This photo was a dream come true. When I first arrived on this island, I had no idea about the photographic opportunities it would present. Over my 2+ months here I've hiked/kayaked past this monument at least 10 times, yet I could never figure out how to photograph this location.
And then about a month ago I had this crazy idea that I would be able to photograph our Milky Way through the Hole. To start, the only way to get down to photograph the hole from below is to climb down a quite crumbly cliff onto a set of super slippery, algae covered rocks. Secondly, the only way to access the tidepools below the hole is during low tide. If you get stuck, you're pretty much done. Not a whole lot of relief from there. Maybe a passing herring boat will pick you up. Thirdly, I needed a fairly new moon. The Milky Way is best on the darkest of nights. I prefer to photograph it between a 30% waning and 30% waxing moon.
Fourthly, the Milky Way only passes through the Hole at a certain time at night. I had between 12:45AM and 1:30AM to shoot.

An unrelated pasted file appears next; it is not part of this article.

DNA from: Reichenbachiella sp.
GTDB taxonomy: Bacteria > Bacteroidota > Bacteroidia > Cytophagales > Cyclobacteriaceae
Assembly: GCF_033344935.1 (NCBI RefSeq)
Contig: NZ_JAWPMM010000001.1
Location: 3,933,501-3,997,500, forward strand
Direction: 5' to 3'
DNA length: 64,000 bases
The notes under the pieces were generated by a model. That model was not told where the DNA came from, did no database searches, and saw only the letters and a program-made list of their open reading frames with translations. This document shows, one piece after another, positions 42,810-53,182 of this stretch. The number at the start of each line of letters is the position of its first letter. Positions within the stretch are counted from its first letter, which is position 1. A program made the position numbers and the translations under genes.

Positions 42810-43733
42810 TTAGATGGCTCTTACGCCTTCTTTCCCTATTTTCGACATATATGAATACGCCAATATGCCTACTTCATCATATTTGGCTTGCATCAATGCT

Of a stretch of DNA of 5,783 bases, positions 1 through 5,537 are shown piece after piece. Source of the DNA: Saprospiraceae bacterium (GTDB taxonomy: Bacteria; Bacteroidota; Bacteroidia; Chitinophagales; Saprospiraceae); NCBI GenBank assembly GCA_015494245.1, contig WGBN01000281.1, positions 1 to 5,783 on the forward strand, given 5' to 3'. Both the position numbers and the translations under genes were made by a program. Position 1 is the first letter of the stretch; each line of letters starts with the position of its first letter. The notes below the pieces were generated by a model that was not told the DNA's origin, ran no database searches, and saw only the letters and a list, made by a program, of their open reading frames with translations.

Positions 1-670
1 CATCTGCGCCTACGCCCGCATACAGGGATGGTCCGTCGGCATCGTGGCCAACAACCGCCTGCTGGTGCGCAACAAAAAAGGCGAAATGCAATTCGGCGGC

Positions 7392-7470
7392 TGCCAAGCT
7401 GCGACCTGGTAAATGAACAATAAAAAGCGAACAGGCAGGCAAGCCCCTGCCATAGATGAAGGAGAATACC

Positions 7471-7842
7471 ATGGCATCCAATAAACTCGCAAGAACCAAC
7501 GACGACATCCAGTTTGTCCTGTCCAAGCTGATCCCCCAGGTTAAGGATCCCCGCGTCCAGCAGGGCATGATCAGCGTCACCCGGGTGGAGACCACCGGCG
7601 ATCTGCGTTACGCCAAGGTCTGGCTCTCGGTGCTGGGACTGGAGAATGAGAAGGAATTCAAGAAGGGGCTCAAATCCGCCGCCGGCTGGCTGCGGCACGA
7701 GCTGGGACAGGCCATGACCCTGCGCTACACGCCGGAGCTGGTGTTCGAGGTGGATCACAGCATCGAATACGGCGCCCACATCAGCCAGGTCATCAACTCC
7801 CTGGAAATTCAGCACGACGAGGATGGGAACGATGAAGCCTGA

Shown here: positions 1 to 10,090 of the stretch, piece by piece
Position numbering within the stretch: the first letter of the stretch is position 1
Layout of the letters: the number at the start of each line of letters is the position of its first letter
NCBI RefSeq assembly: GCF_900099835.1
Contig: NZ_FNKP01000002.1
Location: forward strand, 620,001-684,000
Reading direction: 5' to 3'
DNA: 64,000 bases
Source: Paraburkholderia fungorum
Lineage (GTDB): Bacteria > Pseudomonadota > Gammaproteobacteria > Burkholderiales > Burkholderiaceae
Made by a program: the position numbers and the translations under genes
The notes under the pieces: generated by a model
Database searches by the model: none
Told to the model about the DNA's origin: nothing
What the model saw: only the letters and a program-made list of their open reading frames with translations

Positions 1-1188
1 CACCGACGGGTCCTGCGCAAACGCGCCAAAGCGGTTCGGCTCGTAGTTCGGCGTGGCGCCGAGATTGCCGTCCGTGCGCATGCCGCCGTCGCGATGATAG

So, not only do all three of these factors have to exist, they have to work together. Low tide at the perfect time during a certain time of year. Finally, I needed a clear night. On Grand Manan, seemingly fog capital of the world, that is the hardest factor to plan. The sky was cloudy all day, and only broke at about 9PM. But as I left for the site at 11PM, thick fog had rolled through my part of the island. Yet as I drove north, the fog began to thin and eventually subsided. By a stroke of some heavenly power, every factor aligned on Monday night and I was able to capture this image. At 2:15AM, the fog began to roll in again. I could not have been luckier with the weather. On top of everything, I got to watch the beginnings of the Perseid meteor shower. What a night. These are the images that keep me wanting more from myself. Nature gives all that it can; finding a way to access its full potential is the real challenge.